Sunday, 27 July 1924 The Roches – Part one

Last night I went to Tom’s place, to spend the night so that we could get an early start for Staffordshire this morning.  We were up before 6 this morning, and at 7.15 we were crashing along the unending setts in the direction of Stockport, which we reached in due time.  Another four miles of setts brought us to Hazel Grove, where we struck the Macclesfield road, soon reaching the latter town, and traversing the awkward streets, we joined the Leek road.  Now the hills closed on each side of us.  Bosley, then Rushton, the ‘kick off’ place for the Dane valley, and climbing the long hill, we stood above the Churnet valley, with the beautiful, extensive Rudyard reservoirs below us, and farther away the well known Congleton ‘Bump’, The Cloud.  Our road ran through some pretty pine woods down to Poolend, and we entered the smoky, dirty town of Leek.  We were glad to get out of it, and we joined the Buxton road, came a long climb through Tittlesworth, over Blackshaw moor, then a sudden shoot downhill into Upper Hulme, where the New Inn made us lunch (not recommended).  Here was a good view of the valley towards Leek, and in the opposite direction, the Axe Edge (Buxton) road winding over the side of rocky Hen Cloud.  The Roches stood before us, a line of beetling crags in two separate masses, the nearer being the higher.  Came a steep drop to a croft, across a broad water splash, then uphill until we were almost beneath the cliffs, at 1,100 ft.

Taking a path that wound still nearer, we left the bikes in the bracken, and commenced the scramble to the highest point.  I tried to find a direct way to the top, and climbed a precipice, almost reaching the summit, but an overhanging mass of rock was too much for me.  It was a ticklish job coming down again, and I felt that queer sensation running down my spine when I saw the sheer drop below.  I like rock-climbing, but I am no cragsman.  However, I got down alright, and took an easy route to the summit, from where an extensive view could be had of the surroundings.  A mist spoiled any but the nearer points.  Coming down again, we rescued our bikes and joined the quickly deteriorating road at the foot of the Roches.  Just beyond the Five Clouds, the road dipped and swung sharply left, but a stony track led straight on through a gateway.  We followed this uphill, staying a moment to gather some wild flowers, a species of pansy, in two shades, yellow, and a soft, deep purple.

The summit was reached at 1,300 ft.  Below, in the deep, densely wooded dale, a boisterous river splashed and gurgled over its rocky bed.  The track took us downhill to a farm, where it ended altogether, but not to be outdone, we continued through the bracken to where the trees started.  A little farther, we were forcibly stopped by a deep cliff.  Here we left the bikes for a moment, and scouted round in search of a likely descent.  We found none, but there was one unlikely way that looked extremely dubious, but we decided to take the risk, and went back for the bikes.  Had we known what we were taking on, I am inclined to think that we should have given it a miss, but if there is the slightest possibility of getting anywhere with a bicycle, you can bet we will try!  I led.  At least I went first, and made a fine start by slipping round a tree and over the roots.  The machine followed closely and soon caught me up, falling on top of me.  Disentangling myself, I proceeded down the steep muddy bank more cautiously, the bicycle coming with me in spasmodic fashion.  Then worse came, for we entered a large patch of nettles, bracken and grass.  We had to go through it or turn back, and it was too late for that now even had we the mind, for we pride ourselves on the fact that only a sheer impossibility will cause us to turn back, once we have embarked on a project.  This has got us in many a ‘hole’ such as last week – but we have always got out of it.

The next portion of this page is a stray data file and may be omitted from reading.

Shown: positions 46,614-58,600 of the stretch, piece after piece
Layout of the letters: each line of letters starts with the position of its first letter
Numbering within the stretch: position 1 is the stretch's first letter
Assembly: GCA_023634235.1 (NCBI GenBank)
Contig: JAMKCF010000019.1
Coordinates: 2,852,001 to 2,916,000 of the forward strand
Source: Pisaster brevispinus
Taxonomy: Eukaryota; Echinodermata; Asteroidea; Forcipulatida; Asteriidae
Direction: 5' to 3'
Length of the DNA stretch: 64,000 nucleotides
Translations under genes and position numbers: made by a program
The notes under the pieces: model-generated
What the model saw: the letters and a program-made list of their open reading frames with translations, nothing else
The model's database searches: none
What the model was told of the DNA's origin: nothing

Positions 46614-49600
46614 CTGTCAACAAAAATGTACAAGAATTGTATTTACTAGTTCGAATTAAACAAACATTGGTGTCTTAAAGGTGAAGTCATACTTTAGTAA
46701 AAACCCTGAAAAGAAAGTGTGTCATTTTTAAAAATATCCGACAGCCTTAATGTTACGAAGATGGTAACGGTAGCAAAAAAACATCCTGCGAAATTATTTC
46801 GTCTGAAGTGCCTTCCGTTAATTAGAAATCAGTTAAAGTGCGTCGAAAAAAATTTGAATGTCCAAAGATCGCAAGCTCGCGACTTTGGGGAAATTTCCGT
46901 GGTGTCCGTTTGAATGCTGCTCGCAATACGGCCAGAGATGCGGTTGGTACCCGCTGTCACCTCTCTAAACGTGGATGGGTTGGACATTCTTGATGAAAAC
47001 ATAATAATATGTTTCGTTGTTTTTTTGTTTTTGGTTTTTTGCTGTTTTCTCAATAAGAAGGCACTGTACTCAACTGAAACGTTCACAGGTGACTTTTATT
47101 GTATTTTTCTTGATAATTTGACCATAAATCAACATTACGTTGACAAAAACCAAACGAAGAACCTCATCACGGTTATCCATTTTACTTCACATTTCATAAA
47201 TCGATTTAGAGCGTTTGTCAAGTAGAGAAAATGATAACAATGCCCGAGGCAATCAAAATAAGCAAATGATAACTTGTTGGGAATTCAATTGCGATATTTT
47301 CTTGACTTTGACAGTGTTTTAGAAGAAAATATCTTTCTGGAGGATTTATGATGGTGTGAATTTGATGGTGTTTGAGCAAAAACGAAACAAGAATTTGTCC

The nettles did their work well, but we had become imbued with the enthusiasm, so to speak, to carry on, come what may.  Nearer the river, many hidden streams were found by the orthodox method of ‘putting our foot in it!’  At last I reached the river, and pulling my shoes and stockings off, I left them on the bank, shouldered the bike, and waded across.  I was just going to return for my footwear when Tom came splashing across with his on!  In one hand he carried mine, and when I got in the middle he threw them to me.  They fell short and sailed away downstream, rapidly getting waterlogged.  I had a bit of a scramble to get them, then I replaced them on my feet and we sat down roaring with laughter at the humour of the whole thing.  The way we had come looked very formidable from here.  The wooded dale was very pretty though, showing a wonderful combination of wood and rock and water.  The worst was over, but not the longest.  We had detected a path halfway up the bank on this side, and now we made for it.  I attempted to climb over a half broken wall with the bike on my shoulder, but brought the whole issue on top of me.  Luckily, little damage was caused, and the next attempt was successful.  A stiff slippery scramble brought us to the path, which had evidently not been used for years, owing to fallen trees and growing trees in the middle of it.

Although it was very faint, and we had to leave it many times owing to barriers, we made some appreciable headway, but the scenery around was ample compensation for all our bruises.